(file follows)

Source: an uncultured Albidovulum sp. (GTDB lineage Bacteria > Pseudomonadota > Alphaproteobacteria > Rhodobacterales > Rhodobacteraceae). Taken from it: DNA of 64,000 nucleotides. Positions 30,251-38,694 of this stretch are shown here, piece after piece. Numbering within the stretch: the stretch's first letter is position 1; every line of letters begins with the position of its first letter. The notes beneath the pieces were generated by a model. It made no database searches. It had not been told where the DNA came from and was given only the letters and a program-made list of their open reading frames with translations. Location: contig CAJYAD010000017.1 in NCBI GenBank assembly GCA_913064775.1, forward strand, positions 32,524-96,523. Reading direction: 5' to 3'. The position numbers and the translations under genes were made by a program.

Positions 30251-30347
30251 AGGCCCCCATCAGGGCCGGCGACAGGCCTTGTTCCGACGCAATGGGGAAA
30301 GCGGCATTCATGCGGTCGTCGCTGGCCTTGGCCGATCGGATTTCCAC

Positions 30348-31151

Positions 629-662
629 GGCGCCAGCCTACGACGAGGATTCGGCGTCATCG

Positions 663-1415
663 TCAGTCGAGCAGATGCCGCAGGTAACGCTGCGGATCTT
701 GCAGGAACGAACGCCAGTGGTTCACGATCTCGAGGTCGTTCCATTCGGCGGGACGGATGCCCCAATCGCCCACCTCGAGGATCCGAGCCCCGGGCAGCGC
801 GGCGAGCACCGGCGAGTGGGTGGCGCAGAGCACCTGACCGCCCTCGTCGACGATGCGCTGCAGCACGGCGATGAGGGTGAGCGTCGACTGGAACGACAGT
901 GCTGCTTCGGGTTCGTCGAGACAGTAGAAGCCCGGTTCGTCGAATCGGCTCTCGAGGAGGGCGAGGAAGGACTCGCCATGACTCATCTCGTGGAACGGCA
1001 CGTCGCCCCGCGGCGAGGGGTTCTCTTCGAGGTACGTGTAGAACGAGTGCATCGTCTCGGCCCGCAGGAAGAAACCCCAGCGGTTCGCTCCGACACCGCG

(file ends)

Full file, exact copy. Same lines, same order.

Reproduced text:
Source: an uncultured Albidovulum sp. (GTDB lineage Bacteria > Pseudomonadota > Alphaproteobacteria > Rhodobacterales > Rhodobacteraceae). Taken from it: DNA of 64,000 nucleotides. Positions 30,251-38,694 of this stretch are shown here, piece after piece. Numbering within the stretch: the stretch's first letter is position 1; every line of letters begins with the position of its first letter. The notes beneath the pieces were generated by a model. It made no database searches. It had not been told where the DNA came from and was given only the letters and a program-made list of their open reading frames with translations. Location: contig CAJYAD010000017.1 in NCBI GenBank assembly GCA_913064775.1, forward strand, positions 32,524-96,523. Reading direction: 5' to 3'. The position numbers and the translations under genes were made by a program.

Positions 30251-30347
30251 AGGCCCCCATCAGGGCCGGCGACAGGCCTTGTTCCGACGCAATGGGGAAA
30301 GCGGCATTCATGCGGTCGTCGCTGGCCTTGGCCGATCGGATTTCCAC

Positions 30348-31151

Positions 629-662
629 GGCGCCAGCCTACGACGAGGATTCGGCGTCATCG

Positions 663-1415
663 TCAGTCGAGCAGATGCCGCAGGTAACGCTGCGGATCTT
701 GCAGGAACGAACGCCAGTGGTTCACGATCTCGAGGTCGTTCCATTCGGCGGGACGGATGCCCCAATCGCCCACCTCGAGGATCCGAGCCCCGGGCAGCGC
801 GGCGAGCACCGGCGAGTGGGTGGCGCAGAGCACCTGACCGCCCTCGTCGACGATGCGCTGCAGCACGGCGATGAGGGTGAGCGTCGACTGGAACGACAGT
901 GCTGCTTCGGGTTCGTCGAGACAGTAGAAGCCCGGTTCGTCGAATCGGCTCTCGAGGAGGGCGAGGAAGGACTCGCCATGACTCATCTCGTGGAACGGCA
1001 CGTCGCCCCGCGGCGAGGGGTTCTCTTCGAGGTACGTGTAGAACGAGTGCATCGTCTCGGCCCGCAGGAAGAAACCCCAGCGGTTCGCTCCGACACCGCG